Realistic Operations vs. Run What You Want

Realistic Operations vs. Run What You Want

Last week I talked about making your proto-freelance model railroad as realistic as possible. This week, I want to talk about realistic operations vs. run what you want. So what’s the difference between the two? Realistic operations is an element of making your proto-freelance layout more realistic, but sometimes model railroaders just want to run whatever model trains they have or whichever ones makes them happy or whichever trains bring back good memories. While most model railroaders will have a preference for one or the other, neither is better. Whatever makes you happiest is what is most important.

Conrail by Emmett Tullos

Conrail and Amtrak models, by Emmet Tullos, used under the Creative Commons License

Realistic Operations

Realistic operations involve two things mentioned in last week’s blog: paying attention to the type of freight the railroad(s) you are modeling haul, in the regions you are depicting on your layout and using realistic operating procedures. I won’t detail those two, just link you to last week’s blog.

But, realistic operations are more than just those two things. It’s limiting your train engines and train cars to the specific time period you model. If you model, say, 1965 in Pennsylvania, in order to maintain realistic operations, you would want to avoid any types of train engines or train cars built from 1966 on. You would also want to avoid any railroads that didn’t exist until after 1965, like Conrail or CSX.

Likewise, if you are modeling modern day iron ore hauling railroads in Australia, you’d want to make sure to have SD70ACes and AC44CWs or ES44ACs for power, maybe some Dash 9s, too, and avoid Alco C628s.

When it comes to the non-train items on your layout – cars and trucks, buildings, trackside structures, etc. – you would also want to be careful with the depictions. You wouldn’t want to put a bunch of modern SUVs on the streets of your town set in 1930s England, for example.

By picking an era and meticulously sticking to it you can make your layout extremely realistic. For a good look at a layout that uses realistic operations, take a look at this 1 ¼ hour long video of an operating session on the Colorado Joint Line model railroad, which models the Denver to Palmer Lake section of the famous Colorado Joint Line, from 1992-1995.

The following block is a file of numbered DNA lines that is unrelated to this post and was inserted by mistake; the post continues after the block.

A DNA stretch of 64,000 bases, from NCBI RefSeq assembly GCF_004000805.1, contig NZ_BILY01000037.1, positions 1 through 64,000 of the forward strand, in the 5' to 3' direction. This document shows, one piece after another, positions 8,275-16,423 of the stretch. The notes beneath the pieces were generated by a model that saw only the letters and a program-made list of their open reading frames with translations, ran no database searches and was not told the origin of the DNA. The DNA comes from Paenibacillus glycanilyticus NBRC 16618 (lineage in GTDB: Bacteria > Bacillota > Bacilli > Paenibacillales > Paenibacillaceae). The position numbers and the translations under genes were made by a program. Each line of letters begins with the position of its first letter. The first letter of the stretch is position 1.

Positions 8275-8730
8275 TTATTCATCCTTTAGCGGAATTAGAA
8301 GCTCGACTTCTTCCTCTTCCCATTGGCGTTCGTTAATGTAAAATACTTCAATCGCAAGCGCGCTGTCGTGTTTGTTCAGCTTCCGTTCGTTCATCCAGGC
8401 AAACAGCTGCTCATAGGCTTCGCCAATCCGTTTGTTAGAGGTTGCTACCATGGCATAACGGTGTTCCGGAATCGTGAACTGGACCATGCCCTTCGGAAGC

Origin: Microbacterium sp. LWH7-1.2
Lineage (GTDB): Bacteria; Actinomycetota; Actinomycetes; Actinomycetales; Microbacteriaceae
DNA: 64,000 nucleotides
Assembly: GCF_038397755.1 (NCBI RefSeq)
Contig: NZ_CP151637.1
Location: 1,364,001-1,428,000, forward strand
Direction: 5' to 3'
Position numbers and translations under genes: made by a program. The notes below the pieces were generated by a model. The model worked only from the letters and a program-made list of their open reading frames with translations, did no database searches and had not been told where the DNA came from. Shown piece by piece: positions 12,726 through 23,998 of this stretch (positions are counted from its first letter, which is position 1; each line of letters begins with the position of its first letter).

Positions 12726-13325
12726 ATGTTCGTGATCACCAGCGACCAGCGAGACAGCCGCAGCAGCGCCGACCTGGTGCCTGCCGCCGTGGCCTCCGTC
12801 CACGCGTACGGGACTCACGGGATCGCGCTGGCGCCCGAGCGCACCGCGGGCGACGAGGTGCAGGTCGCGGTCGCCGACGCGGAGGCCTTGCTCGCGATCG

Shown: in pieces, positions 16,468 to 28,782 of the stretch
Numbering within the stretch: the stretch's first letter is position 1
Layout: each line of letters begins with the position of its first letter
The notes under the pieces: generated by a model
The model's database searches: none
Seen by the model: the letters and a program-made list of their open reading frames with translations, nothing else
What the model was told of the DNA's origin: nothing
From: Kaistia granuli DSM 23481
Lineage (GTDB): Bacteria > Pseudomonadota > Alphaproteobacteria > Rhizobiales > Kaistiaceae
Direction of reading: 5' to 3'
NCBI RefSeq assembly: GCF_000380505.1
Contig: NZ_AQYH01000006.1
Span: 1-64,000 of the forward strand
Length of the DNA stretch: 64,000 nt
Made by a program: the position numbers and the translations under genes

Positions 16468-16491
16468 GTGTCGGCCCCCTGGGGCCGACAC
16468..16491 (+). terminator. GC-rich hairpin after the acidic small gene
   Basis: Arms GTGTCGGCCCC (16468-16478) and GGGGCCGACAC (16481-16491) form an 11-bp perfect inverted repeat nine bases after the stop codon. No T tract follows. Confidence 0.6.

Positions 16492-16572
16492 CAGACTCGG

Run What You Want

Many model railroaders just simply run whatever they happen to have or whatever they find cool or neat or brings back good memories from childhood. They make mix 1930s steam with modern diesels on the same layout. There is absolutely nothing wrong with this. We do model railroading to make us happy, not to please others, after all.

If you’ve got a bunch of older train cars from old model train sets, you might include the cars and engines from them on your layout, along with the stuff you’ve purchased in the last year or three. In some cases, it won’t make a difference as some railroads that were around 20 years ago are still here. Also, many railroads still run train engines that were built 20, 30, or even 40 (or more!) years ago, and on a regular basis.

Running what you want also allows a lot more freedom and flexibility in what you purchase and add to your layout. If you see something really, really neat and you’d love to have it, but it doesn’t fit your 1987-era Burlington Northern layout, you will probably pass on it. But if you run what you want, without trying to model a specific era or region, you can acquire that model and put it on your layout.

For a nice look at a great model railroad that runs a mix of engines, cars, and paint schemes of different eras, take a look at this 25-minute video of the Kansas City Eastern:


In the end, the type of layout you have, the type of trains and equipment you run, is all up to you. Do what makes you happy. Neither of these types of operations is better than the other. Some may prefer one over the other (I prefer more realistic operations, for example) but no one should look down on a model railroader for doing what makes them happy. I’ve been involved in several operating sessions that were “run whatever you want” operations, and had fun doing it.

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Robert Thomson

Robert W. Thomson is a life-long railfan, the son of a former L&N Railroad B&B gang foreman, and an amateur photographer. He was born and raised in southeast Tennessee but now lives in Butte, Montana with his wife, Connie and cat, Charlie. Robert has worked as a park ranger, underground mine tour guide, freelance roleplaying game writer, and ran his own roleplaying game publishing company until selling it in 2012.

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model trains for beginners


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